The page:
img_1665img_1667img_1666img_1664img_1663The Domestic Slave Trade


The domestic slave trade within the United States did not begin, as is often assumed, with the abolition of the transatlantic slave trade in 1807. It originated half a century earlier in the 1760s, and overlapped with the trade from Africa. It was extensive even between 1787 and 1807, a period in which more Africans were forced to these shores than in any two decades in North American history. The domestic trade continued into the 1860s and displaced some 1.2 million men, women, and children, the vast majority of whom were born in America.

At the cost of immense human suffering, this forced migration unlocked a great reservoir of labor and made possible the rapid expansion of the “Peculiar Institution.” The domestic slave trade brought misery, separating families and increasing the climate of insecurity in the community.

It also distributed the African-American population throughout the South in a migration that greatly surpassed in volume the transatlantic slave trade to North America.

Exporters and Importers

The first key factor in creating the domestic slave trade was an insatiable demand for labor from expanding plantation regions in the South. The second essential element was the availability of a ready supply of enslaved people – a supply made possible because North American slave numbers, unlike those in the rest of the Americas, grew by natural increase (that is, numbers of births exceeded numbers of deaths). By the 1730s, the enslaved populations of Maryland, Delaware, and Virginia were rapidly growing. A decade or so later, even those of colonies south of Virginia began to experience continuous and rapid natural increase. In the latter colonies, though, the expansion of the plantation regime was so great that the importation of enslaved men, women, and children was seen as essential.

In the 1760s, Pennsylvania, New York, New Jersey, and Massachusetts were exporting some of their bondspeople to the Southern colonies. This trend is verified for example by evidence in the South Carolina Gazette, where advertisements referred to numerous men and women who had been brought from these Northern colonies. In the 1770s, slave traders, also called speculators, regularly advertised in the Boston Gazette for “healthy slaves, . . . Male or Female who have been some years in the Country, of twenty Years of Age or under.” As slavery declined in the mid-Atlantic and northern states, owners began to sell their slaves to traders who moved them further south. The scale of the trade from the North is suggested by alarm in South Carolina that northern blacks might undermine the discipline of the local enslaved population. In 1792, for example, citizens of Beaufort, South Carolina, petitioned the state legislature complaining about the “notorious” practice of Northerners, who “have for a number of years past been in the habit of shipping to these Southern states, slaves who are scandalously infamous and incorrigible.”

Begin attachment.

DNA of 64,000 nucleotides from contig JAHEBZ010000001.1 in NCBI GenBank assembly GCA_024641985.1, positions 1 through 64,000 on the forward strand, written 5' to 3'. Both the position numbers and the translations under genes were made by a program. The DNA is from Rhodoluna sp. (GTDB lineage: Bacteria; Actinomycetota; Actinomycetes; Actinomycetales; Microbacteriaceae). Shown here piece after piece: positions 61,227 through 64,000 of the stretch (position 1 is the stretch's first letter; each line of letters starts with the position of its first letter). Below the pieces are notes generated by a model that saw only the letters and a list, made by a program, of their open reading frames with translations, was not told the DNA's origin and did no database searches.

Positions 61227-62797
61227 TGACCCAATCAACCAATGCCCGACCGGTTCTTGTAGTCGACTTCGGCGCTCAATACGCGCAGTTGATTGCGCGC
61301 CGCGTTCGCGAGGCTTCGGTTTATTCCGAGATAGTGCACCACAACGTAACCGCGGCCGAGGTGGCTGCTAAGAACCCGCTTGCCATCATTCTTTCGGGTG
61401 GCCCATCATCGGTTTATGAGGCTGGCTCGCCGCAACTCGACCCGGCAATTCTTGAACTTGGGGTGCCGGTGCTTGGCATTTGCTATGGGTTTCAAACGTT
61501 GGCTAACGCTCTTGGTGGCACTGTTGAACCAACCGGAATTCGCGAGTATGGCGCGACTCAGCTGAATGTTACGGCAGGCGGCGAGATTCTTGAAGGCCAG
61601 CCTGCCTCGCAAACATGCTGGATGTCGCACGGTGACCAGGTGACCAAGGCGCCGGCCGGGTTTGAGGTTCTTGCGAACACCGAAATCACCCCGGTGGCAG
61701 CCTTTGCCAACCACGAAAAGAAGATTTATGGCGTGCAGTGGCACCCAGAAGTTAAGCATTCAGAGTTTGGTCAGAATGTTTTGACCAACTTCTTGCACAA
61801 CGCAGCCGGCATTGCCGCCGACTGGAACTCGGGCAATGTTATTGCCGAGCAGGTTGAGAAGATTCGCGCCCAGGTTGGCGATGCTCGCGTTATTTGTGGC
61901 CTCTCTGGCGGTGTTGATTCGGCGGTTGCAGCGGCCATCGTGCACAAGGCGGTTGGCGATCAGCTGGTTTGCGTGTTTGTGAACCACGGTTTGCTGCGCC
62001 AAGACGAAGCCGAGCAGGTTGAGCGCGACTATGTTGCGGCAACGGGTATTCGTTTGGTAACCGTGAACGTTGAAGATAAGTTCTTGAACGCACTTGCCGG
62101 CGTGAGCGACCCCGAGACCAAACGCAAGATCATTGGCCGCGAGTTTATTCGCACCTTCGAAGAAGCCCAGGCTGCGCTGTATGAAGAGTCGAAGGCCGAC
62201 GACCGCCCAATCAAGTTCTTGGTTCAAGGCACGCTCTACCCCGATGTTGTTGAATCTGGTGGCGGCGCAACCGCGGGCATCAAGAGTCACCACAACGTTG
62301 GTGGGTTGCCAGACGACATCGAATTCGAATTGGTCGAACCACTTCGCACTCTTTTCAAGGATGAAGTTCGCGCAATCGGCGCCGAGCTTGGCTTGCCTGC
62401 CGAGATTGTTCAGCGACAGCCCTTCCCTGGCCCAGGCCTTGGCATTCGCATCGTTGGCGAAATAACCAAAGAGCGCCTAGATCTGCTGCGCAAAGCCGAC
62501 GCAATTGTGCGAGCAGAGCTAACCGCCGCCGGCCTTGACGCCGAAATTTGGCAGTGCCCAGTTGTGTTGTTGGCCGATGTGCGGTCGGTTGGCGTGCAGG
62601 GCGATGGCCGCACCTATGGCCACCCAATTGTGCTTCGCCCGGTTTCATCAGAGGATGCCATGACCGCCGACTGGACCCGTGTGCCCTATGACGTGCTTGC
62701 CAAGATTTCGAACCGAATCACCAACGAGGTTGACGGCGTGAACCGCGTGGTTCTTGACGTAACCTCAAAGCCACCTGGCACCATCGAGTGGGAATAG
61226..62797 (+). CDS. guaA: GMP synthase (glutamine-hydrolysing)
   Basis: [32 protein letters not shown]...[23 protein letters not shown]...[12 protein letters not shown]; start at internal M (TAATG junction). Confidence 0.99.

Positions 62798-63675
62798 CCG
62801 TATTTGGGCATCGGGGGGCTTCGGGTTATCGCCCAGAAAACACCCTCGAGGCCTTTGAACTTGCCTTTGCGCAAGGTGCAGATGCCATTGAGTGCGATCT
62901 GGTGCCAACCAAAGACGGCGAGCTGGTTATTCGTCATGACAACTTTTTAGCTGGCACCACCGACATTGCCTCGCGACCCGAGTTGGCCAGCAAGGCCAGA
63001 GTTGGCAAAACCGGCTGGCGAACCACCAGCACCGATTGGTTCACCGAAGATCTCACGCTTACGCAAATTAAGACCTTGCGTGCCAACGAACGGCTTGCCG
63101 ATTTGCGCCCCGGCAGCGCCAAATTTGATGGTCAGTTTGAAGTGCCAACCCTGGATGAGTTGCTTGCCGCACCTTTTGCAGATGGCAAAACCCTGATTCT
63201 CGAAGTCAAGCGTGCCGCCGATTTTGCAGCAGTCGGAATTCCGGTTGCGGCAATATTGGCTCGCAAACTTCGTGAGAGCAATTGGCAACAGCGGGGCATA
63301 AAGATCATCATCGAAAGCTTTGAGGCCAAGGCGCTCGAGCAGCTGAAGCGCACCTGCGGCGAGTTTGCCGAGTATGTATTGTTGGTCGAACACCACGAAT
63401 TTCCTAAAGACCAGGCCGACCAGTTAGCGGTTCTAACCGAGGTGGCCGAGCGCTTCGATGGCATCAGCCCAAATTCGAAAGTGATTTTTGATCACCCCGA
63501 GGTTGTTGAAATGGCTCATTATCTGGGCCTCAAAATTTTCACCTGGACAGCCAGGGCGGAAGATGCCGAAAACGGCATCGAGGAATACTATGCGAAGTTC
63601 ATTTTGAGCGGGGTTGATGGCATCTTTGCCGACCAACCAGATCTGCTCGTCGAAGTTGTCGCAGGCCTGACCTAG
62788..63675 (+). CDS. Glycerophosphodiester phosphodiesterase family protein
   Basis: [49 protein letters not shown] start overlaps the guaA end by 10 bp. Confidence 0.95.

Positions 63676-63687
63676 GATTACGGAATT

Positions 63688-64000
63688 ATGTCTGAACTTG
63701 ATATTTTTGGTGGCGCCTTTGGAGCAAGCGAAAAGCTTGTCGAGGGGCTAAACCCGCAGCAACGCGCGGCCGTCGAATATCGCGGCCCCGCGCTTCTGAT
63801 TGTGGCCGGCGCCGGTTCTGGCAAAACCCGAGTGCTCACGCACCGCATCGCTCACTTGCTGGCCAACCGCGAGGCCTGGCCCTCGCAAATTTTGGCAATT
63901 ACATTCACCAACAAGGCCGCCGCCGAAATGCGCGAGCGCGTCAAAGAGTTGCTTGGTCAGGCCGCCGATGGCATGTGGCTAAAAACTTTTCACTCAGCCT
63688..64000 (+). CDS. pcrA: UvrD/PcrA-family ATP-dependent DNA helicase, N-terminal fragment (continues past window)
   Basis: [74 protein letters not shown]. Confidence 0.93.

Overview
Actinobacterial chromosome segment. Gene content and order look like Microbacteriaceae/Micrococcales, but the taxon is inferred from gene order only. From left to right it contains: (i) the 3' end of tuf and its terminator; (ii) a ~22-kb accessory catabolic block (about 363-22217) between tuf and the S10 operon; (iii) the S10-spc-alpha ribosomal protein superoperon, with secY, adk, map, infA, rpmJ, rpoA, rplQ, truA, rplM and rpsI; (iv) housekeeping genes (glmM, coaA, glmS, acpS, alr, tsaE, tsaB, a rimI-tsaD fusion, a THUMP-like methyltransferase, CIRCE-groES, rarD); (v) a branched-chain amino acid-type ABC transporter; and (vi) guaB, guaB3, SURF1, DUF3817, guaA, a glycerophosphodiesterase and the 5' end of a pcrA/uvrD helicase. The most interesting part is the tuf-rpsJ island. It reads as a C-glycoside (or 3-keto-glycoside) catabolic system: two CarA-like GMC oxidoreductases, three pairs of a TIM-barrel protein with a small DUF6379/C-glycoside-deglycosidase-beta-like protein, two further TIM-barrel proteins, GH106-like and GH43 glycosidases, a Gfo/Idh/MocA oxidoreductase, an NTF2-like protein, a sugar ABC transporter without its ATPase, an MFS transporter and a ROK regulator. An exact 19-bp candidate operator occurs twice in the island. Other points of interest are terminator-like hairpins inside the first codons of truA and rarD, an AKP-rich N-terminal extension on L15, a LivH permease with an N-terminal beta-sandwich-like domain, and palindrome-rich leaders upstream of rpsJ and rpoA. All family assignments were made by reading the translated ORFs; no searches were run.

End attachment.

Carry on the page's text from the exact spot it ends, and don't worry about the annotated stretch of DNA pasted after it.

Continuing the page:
The export trade from Delaware, Maryland, and Virginia was very well established by the 1780s. At the Constitutional Convention of 1787, Charles C. Pinckney explained that Virginia “will gain by stopping importation [from Africa]. Her slaves will rise in value and she has more than she wants.” South Carolina and Georgia whites called out for slaves – and newspaper advertisements of 1787 show that Virginia was ready to supply them. The trader Austin Moses advertised in Richmond, Virginia, for: “One hundred Negroes from 20 to 30 years old for which a good price will be given. They are to be sent out of state, therefore we shall not be particular respecting character of any of them – hearty and well made is all that is necessary.”

Moses was one of many who regularly sent enslaved Virginians to the expanding plantation regions further south and west.

The interregional movement of the enslaved population was made up of two elements. The substantial majority – from 60 to 70 percent (or 1.2 million people) – migrated by the long-distance domestic slave trade, while the rest were part of planter migrations. In the latter case, planters looking for new opportunities moved all or most of their slaves together to work new western land.

By the 1790s, Maryland, Delaware, and Virginia had become the main exporting areas, the bulk of their “shipments” going to Georgia, Tennessee, Kentucky, the Carolinas, and the sugar-planting regions of Louisiana. But by the 1820s the Carolinas and Kentucky were exporting more people than they were importing.

Thirty years later, Tennessee, Missouri, Georgia and Alabama had joined the ranks of net exporters. From 1760 until the Civil War, the number of men, women, and children traded to the South and West increased substantially during each decade, with the exception of the 1840s when numbers slackened.

Some historians have argued that selling south occurred because land in the exporting states was exhausted. According to this argument, “soil exhaustion” meant that agriculture was in decline in the exporting states, and those states could not support a growing slave population. This traditional argument seems to misrepresent the true situation, however. In fact, farming still flourished in the exporting states, but selling people offered the chance of further profit. For example, in South Carolina during the 1850s, 65,000 African Americans were transported out of state, but still the state’s cotton production rose by 50,000 bales and its enslaved population increased by seventeen thousand.

The trade was motivated purely by profit, and enslaved men, women, and children went to markets that offered the highest profits. Some were sold at major urban marketplaces such as New Orleans and Natchez, but most were dispatched directly to scattered rural communities.